Gabriola Island's geologic formation is part of the Nanaimo group of sedimentary rocks, that were formed during the Upper Cretaceous period and deposited in a shallow-to-deep basin between Vancouver Island and Mainland British Columbia.
The rocks that make up the island are basically marine sandstones and conglomerates with an average thickness of 350 metres.
Many plants recognized and named by First Nations groups were harvested and used for food, medicine or traditional technology. The grounds of the Gabriola Museum include 52 different species of plants native to the Island. Labels accompany the plants, providing their names in English and Latin. The succession of blooming times and subtle variety of flowers, fruit and foliage offers interest throughout the year, perfect for a stroll in any season. For more information on the Museum's Flora display see Native Plants, part 1and Native Plants, part 2from the pre-2009 Museum web site.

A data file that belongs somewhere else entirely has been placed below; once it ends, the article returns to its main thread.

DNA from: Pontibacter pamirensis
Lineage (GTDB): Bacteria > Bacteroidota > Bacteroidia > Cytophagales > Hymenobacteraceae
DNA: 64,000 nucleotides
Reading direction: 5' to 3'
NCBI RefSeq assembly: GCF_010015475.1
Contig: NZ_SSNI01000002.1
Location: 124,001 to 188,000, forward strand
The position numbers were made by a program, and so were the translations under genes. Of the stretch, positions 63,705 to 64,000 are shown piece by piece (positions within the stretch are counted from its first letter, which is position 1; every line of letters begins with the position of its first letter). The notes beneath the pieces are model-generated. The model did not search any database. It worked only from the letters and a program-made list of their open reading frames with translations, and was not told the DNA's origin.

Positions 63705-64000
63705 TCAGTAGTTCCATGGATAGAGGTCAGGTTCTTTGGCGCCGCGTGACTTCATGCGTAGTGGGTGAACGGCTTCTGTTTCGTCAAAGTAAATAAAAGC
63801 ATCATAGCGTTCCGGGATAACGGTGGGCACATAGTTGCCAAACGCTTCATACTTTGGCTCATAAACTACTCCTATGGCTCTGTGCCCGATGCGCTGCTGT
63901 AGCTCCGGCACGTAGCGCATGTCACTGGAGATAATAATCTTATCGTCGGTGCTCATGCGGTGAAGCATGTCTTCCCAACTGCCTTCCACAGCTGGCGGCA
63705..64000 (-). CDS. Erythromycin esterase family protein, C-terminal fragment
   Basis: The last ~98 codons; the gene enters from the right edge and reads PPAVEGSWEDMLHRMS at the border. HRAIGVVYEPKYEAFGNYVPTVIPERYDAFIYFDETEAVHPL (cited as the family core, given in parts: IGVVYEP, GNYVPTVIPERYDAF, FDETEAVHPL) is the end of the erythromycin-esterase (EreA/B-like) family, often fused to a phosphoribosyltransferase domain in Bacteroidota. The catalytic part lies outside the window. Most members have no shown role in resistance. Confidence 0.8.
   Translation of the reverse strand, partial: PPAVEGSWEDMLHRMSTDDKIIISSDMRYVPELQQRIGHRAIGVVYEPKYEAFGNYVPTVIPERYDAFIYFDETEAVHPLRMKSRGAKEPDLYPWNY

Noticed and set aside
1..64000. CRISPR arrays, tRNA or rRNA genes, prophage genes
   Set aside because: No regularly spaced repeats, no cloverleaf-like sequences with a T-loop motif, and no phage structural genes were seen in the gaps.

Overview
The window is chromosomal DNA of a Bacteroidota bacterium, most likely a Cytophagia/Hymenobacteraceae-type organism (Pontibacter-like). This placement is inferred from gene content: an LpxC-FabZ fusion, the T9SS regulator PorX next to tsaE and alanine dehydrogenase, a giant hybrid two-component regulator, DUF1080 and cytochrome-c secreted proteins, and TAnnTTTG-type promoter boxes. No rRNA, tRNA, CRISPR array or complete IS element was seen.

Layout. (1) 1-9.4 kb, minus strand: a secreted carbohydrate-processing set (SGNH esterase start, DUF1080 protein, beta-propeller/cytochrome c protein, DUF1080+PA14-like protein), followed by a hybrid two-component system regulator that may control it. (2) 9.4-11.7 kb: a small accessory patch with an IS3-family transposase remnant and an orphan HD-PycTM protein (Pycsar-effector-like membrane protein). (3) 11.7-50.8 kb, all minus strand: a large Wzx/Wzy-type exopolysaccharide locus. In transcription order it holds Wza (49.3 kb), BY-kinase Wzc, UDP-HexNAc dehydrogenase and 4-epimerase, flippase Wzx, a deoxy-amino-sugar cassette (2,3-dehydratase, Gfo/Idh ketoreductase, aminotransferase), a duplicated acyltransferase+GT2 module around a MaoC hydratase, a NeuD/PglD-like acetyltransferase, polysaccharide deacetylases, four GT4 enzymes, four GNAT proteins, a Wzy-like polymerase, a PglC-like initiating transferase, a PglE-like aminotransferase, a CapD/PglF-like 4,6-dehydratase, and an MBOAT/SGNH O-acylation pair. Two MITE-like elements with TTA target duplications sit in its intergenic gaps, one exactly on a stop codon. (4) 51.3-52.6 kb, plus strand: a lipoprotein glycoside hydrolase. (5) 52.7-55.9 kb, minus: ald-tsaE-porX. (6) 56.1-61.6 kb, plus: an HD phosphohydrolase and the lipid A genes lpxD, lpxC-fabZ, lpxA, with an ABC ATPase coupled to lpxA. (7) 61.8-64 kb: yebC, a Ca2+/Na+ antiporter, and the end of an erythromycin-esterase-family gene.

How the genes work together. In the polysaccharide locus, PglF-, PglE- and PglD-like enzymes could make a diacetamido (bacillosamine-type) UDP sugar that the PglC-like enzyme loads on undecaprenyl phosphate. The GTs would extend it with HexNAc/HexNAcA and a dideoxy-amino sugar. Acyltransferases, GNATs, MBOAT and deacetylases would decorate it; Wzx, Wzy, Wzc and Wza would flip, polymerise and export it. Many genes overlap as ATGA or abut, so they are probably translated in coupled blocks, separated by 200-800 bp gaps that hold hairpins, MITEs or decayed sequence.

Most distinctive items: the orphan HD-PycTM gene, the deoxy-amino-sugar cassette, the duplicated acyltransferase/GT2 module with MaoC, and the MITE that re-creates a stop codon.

Wildlife abounds on Gabriola, both on land, in the surrounding seas, and in the air. The Museum’s wildlife exhibit features a 3-4 year old bald eagle, a 5 year old beaver, a sea otter and an owl. Children are drawn to this natural exhibit.
The ocean waters around Gabriola boast a great diversity of habitats, and a vast variety of species that have adapted to sand flats, swaying kelp beds and wave-swept rocks. The Museum display includes many artifacts from our aquatic front yard, such as sea anemones, crabs, barnacles, starfish, and a variety of shells, to name a few.